mirkosp wrote:I thought MakeMKV could be used for DVDs as well, no?
mirkosp wrote:DGIndexNV supports MKV too, otherwise I wouldn't be suggesting MakeMKV in the first place. Interlaced AVC is troublesome to handle without DGDecNV, same goes for interlaced MPEG-2, though regular DGIndex would be enough for that assuming a supported container (plain DGIndex doesn't take MKV after all).
mirkosp wrote:>DGDecNV is very glitchy
What are you smoking, exactly?
You are probably thinking of the ffmpeg based DGAVCDec, which was indeed bad and support for it was dropped. The one I'm talking about is the NVidia CUDA one, which is frame accurate with all supported sources, regardless of whether the content is progressive or interlaced.
Also, I will have to say that FFMS2 is a bad idea for direct BD AVC (and not just that), and remuxing isn't a solution to fix the problem, since it's not related to the container, hence why I suggest L-Smash Works now; here's a more indepth explanation (keep in mind that ffms2 relies directly on libav). For progressive content, L-Smash Works is a safe option, for interlaced content, only DGDecNV is truly safe.
So I can't exactly recommend that to everyone since all computers do not have Nvidia graphics cards.NGDecNV Website wrote:DGDecNV is a decoder/frameserver for AVC, MPEG2, and VC1 streams that runs on the GPU of Nvidia graphics cards that support CUDA video decoding.
mirkosp wrote:15 bucks ain't going to kill anybody.
DGAVCDec was bad, however issues with DGDecNV are likely due to misuse or misunderstanding something, as the software behaved correctly with all the sources I've put it through, including interlaced AVC Transport Streams, interlaced AVC BDs, MPEG-2 BDs and VC-1 BDs. As these are all set-in-stone standards for the end user, a hardware decoder tailored specifically for decoding these sources is the most reliable way to deal with them, hence why DGDecNV is the best option when possible, even with the price tag attached to it.
Clearly it's not always necessary, particularly with progressive sources now that there is L-Smash Works, but that doesn't mean it doesn't have its usage, nor that it's glitchy, as it's quite the opposite.
What that is true, it does not mean it's free from errors, and if there happens to be an error in the stream (in case of TS streams) some hardware decoders do not handle that that well. Obviously on Blu-ray you shouldn't have that kind of issue.mirkosp wrote:It's not just any hardware. In order to work it just needs an Nvidia GPU with VP2 or better. As long as it has that, the decoded results will be identical regardless of the specific hardware.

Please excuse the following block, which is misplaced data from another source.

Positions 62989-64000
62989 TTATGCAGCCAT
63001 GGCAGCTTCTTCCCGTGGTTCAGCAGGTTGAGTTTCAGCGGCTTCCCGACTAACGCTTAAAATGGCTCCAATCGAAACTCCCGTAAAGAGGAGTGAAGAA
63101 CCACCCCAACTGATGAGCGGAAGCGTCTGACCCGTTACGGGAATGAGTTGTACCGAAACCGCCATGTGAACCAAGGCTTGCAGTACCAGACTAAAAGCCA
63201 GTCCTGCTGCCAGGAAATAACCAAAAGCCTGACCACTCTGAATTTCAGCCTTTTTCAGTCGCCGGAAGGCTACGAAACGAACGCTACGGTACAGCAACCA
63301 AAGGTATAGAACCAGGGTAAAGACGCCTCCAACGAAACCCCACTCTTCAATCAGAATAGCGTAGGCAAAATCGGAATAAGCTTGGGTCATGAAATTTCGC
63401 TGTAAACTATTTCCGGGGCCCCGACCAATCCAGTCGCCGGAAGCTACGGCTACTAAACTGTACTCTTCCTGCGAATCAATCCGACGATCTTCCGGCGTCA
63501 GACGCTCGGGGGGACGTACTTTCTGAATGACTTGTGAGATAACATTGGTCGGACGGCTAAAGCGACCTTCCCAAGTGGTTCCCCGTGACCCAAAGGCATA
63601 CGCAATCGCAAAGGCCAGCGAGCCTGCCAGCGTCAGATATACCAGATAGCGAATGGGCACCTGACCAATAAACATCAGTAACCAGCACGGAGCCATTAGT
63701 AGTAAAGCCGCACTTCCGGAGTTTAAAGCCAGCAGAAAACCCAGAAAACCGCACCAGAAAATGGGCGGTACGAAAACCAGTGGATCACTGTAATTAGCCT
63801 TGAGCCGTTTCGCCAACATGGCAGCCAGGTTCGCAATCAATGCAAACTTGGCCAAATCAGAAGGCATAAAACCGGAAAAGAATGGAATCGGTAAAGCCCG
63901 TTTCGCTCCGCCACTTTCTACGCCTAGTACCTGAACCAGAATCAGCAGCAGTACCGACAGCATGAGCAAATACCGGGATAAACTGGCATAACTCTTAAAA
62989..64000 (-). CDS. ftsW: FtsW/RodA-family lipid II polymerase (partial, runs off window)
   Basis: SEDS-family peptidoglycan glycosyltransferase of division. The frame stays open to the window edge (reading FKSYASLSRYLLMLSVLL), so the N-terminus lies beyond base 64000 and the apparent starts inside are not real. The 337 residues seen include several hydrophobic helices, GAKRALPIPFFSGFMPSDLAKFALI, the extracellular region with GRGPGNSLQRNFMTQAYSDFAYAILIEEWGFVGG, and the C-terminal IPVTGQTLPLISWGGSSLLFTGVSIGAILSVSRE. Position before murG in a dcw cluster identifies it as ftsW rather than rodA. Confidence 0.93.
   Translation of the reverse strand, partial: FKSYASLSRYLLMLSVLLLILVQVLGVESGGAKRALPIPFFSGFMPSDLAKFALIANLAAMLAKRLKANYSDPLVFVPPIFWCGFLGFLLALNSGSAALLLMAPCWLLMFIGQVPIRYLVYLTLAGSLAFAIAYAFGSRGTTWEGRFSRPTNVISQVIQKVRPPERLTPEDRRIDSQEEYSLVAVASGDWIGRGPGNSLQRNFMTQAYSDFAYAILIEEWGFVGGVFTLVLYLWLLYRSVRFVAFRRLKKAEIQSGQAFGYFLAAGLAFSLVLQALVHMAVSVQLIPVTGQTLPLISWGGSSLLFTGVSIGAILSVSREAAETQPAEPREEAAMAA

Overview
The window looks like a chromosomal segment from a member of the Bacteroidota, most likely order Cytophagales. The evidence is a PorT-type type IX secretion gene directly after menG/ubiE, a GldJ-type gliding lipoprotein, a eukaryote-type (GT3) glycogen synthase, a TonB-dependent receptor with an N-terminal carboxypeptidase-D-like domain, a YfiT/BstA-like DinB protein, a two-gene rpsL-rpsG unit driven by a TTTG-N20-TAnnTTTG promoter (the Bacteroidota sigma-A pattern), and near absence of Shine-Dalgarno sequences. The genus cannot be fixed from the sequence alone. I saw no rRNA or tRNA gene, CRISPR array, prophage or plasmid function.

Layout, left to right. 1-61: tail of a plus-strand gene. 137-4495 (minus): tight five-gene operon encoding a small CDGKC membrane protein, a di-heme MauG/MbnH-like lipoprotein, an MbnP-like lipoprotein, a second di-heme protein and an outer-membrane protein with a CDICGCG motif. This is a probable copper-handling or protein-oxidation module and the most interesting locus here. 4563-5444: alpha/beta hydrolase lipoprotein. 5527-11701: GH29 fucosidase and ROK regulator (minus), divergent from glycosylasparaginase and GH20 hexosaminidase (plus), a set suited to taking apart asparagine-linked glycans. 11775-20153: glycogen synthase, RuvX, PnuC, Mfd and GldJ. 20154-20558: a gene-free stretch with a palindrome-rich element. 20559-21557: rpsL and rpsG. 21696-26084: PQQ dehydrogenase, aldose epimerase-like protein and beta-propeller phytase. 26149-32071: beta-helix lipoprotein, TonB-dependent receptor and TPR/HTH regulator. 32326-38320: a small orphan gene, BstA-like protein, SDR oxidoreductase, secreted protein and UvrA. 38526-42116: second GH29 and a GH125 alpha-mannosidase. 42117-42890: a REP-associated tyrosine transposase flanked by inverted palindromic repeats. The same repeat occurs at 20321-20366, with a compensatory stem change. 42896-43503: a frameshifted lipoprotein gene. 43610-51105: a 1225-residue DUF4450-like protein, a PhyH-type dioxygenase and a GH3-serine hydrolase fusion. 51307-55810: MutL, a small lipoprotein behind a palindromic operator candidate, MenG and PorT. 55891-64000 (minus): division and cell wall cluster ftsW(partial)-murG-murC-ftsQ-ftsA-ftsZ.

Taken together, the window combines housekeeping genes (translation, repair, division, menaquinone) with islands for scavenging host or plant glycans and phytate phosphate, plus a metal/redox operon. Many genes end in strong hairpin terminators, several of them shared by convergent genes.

Where did I ignore this? All I stated was there is room for error based on the software's compatibility with the hardware device based on how the system uses it with the drivers.mirkosp wrote:Moreover, you are overlooking an important fact: decoding of AVC is specifically standardized (MPEG-2 decoding can differ since the standard doesn't state exactly how the decoded result should look), so regardless of software or hardware decoder, as long as a given Profile@Level is supported, the decoded result has to be bit identical in order for the implementation to be standard compliant. Any further difference is not due to decoding but further processing; for instance, dithering in case of higher bitdepth content which needs to be brought to 8bit, or debanding or whatever other processing a filter AFTER the decode would be doing.
I don't really see the point in encouraging a highly limited way of handling footage for the small percentage of time in which it proves to be more useful (interlaced AVC footage), considering a very small amount of content will tend to fall into that category to begin with (especially if you don't bother to mention the fact that it is limited to Nvidia hardware as well). Additionally I'm not going to tell someone to go out and buy a video card so they can use a method to decode the footage just because it can handle the 1% of footage they will encounter that is interlaced.mirkosp wrote:So yes, hardware decoders and software decoders will in fact do an IDENTICAL job at decoding, otherwise something is very wrong with their implementation of the standard. The only difference would be in the speed they'd be running at, which of course depends on the hardware the user has at disposal.
I never said it was BETTER, but it definitely is more convenient to use (especially if you don't have an Nvidia graphics card).mirkosp wrote:And so since interlaced content is rare, automatically FFMS2 is the best option to suggest even when L-Smash Works is out there, free for all, and better? I still don't get that.
One thing is me defending the best option out there, another is suggesting the third one when there is a free and better close second, now.
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